Towards the end of 2001, IBM made a breakthrough – they proved that three times five is fifteen. Not a big deal, one would say. But they haven’t heard the whole story yet: IBM did it using only seven atoms. That’s right – seven atoms. Not a full-fledged computer with a chip and input mechanism and trillions of atoms making all the components up. Only seven atoms did the trick. That, in short, is Quantum Computing – harnessing the power of nature.
Moore’s Law coming to an end
Moore’s famous law – computing power doubles every eighteen months. So by that logic, computers of 2050 will be able to process data at the speed of human thought – five hundred trillion bytes per second. This is enough to build machines with AI comparable to human intelligence. But there’s only one problem – Moore’s law won’t stand up till 2050. By 2020, we will have probably expanded it. There are only so many transistors we can fit on a chip. Eventually the distance between them will be too small for us to make any further improvements.
So where do we go once Moore’s Law comes to an end? IBM has recently been showing off Graphene chips. Remember that Moore’s Law corresponds to the use of Silicon. Graphene is a special form of Graphite that consists of a single layer of carbon atoms. IBM managed to reach speeds of 100 GHz using it last year.
Graphene chips are out?
But then last week, IBM dismissed the idea of replacing silicon in computers with graphene. They said that because of its small width, graphene does not have a power gap and hence cannot be completely switched off. So while it works well in a laboratory, it is unlikely to replace the transistors in a CPU. While they may complement silicon in hybrid circuits such as RF circuits, hopes of using them to continue Moore’s Law have been well and truly dashed.
What do we need Quantum Computing?
Everything mentioned above leads us to this – Quantum Computing. When Moore’s law comes to an end, we will no longer be worried about improving silicon. Hopefully, by then we will have moved onto something much better – using atoms for computing.
Suppose you want to simulate the behavior of a handful of atoms. With today’s technology, you would need nothing short of a super computer and a couple of days to perform the simulation. Yet in real life, nature can simulate their behavior using just that handful of atoms. That is something we plan to achieve using Quantum Computing.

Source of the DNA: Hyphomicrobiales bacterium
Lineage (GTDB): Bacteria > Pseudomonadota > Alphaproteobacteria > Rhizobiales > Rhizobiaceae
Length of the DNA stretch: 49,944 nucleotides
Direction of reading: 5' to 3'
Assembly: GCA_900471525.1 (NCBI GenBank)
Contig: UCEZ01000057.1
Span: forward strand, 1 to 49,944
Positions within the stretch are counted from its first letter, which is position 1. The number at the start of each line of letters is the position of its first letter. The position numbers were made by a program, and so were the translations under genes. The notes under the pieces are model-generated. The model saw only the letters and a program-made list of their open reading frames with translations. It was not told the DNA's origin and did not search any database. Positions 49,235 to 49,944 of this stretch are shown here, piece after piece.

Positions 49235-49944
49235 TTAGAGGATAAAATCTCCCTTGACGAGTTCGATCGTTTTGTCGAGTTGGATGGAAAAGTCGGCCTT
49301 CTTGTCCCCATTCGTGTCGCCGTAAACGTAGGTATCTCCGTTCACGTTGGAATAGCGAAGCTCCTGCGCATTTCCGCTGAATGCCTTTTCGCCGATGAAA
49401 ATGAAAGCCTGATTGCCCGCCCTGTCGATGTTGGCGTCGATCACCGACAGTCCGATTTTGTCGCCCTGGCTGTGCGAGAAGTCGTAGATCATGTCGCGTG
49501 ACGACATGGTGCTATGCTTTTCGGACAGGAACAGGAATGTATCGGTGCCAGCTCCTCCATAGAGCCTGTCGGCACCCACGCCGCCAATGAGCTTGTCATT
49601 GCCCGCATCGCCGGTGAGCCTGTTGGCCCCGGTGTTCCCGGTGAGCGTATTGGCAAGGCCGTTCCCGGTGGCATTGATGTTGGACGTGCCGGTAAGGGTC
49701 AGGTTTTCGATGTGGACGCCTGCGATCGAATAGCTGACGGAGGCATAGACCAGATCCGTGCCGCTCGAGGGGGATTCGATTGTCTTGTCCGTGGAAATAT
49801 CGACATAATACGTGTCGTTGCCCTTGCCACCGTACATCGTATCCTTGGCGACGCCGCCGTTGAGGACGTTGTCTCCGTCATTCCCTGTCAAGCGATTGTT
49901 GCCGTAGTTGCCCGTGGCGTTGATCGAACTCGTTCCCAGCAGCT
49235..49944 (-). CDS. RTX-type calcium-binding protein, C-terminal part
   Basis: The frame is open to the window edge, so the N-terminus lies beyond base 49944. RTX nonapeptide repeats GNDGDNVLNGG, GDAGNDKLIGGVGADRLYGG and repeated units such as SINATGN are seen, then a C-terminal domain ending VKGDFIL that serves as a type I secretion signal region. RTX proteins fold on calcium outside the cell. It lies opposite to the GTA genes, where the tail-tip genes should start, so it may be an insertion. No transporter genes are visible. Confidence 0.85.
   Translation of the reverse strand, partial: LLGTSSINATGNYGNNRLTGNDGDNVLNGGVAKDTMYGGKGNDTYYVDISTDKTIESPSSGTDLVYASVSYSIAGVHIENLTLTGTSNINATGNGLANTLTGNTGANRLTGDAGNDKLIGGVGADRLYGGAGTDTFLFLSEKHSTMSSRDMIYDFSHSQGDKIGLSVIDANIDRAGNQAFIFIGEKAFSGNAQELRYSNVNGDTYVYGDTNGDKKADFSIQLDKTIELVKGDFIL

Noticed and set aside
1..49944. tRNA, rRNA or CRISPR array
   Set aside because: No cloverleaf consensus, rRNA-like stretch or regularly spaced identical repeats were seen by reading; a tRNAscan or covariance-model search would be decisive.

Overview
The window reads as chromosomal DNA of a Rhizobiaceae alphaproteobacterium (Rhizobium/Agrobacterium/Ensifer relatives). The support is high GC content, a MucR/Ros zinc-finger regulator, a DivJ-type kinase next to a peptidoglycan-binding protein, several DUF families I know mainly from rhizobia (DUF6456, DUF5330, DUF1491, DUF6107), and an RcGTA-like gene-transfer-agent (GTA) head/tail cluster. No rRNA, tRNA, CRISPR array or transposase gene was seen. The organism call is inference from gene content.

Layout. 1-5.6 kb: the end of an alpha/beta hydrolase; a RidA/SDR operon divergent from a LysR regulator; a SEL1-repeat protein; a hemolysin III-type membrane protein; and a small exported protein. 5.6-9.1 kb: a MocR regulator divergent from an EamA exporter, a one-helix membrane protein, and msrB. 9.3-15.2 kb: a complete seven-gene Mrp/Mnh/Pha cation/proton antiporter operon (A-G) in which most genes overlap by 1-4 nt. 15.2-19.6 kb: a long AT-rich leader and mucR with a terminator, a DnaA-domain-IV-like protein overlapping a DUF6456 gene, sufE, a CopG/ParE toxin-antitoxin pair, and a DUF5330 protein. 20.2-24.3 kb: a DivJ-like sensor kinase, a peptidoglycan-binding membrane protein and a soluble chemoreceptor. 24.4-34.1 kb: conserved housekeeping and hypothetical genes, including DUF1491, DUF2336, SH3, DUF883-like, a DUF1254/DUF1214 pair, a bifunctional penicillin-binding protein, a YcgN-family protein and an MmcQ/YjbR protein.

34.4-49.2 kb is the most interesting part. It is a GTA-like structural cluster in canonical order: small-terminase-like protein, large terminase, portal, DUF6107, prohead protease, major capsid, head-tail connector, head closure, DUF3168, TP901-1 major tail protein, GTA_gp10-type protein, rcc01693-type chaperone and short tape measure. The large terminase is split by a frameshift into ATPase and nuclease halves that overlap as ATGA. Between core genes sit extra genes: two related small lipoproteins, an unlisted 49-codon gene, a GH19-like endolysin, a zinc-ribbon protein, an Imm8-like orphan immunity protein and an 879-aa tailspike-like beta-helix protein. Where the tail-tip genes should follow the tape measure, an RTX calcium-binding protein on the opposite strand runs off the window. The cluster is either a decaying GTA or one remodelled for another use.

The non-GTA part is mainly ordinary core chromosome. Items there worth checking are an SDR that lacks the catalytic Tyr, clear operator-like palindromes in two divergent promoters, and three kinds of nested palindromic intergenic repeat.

Quantum Computing will increase computing power not linearly, but exponentially.
Why would we need so much power? For everything! Imagine having the power of the current breed of super computers on your desktop.
“But will it run Crysis?”
Oh! Yes it will! It will run thousands of instances of Crysis at the same time, if you so wish. But desktop implementation is far away.
Think of the super computers locked away in laboratories. If we replace the silicon in them, imagine how much better weather prediction will get. So will tracing the motion of stars and planets, predicting future natural disasters, simulation of events like earthquakes, etc.
Things that require days to compute today (like DNA sequences) will be completed in a matter of minutes.
Just like we didn’t know what computers would be capable of when we first invented them, we don’t know today what we might use Quantum computers in the future for. We might use them to create virtual worlds like the Matrix (imagine how you would be playing Second Life then!). We might use them to create accurate simulations. We might use them for mind reading. We might even use them for teleportation! Because we haven’t truly harnessed the power of Quantum Computing yet, we don’t know what it is capable of.
All the uses are not without potential security issues, however. When IBM computer 3*5 using seven atoms, even the CIA took note. If and when quantum computers become a reality, any code the CIA makes will be cracked in a matter of minutes, making password protection and encryption obsolete.
Fortunately, the same computers that can be used to break codes can also be used to make codes. However, this still wouldn’t work unless Quantum Computing made its way into homes. Brute force attacks will become so simple that we will have to completely rethink security. Passwords will no longer work.
This article from October 2009 outlines the current state of technology. While the technology is exciting, it is so complex that we don’t yet fully understand how it works. As a result, we are not sure how to extract the most out of it. However, with a major focus on the area today, scientists are figuring out quantum computing at a much faster pace than ever before.
A few days back, an international team of scientists created 10 billion qubits on silicon at once. A qubit is an entangled pair of atoms, such that changing the state of one instantly affects the state of another, no matter how separated they are in space.
One of the biggest problems with Quantum Computing, however, is getting the results out. The calculations are performed and stored in qubits. How do you extract the solutions from there? For this, we currently have to go back to our old methods of using silicon, eating up the time saved by using Quantum Computing in the first place.
Another huge problem is that they are easily affected by external disturbances. Even cosmic radiation can throw your calculations off track, since they can cause atoms to vibrate strangely. How to isolate quantum computers from noisiness is a big issue. Isolation is also needed because quantum information has a tendency to leak into the outside environment.
As things stand right now, Quantum Computing is still a far distance into the future. We might be lucky if we get to use them in our life time. But no matter how long it takes, one thing’s for sure- Quantum Computing is well on its way. And it is going to change the world forever.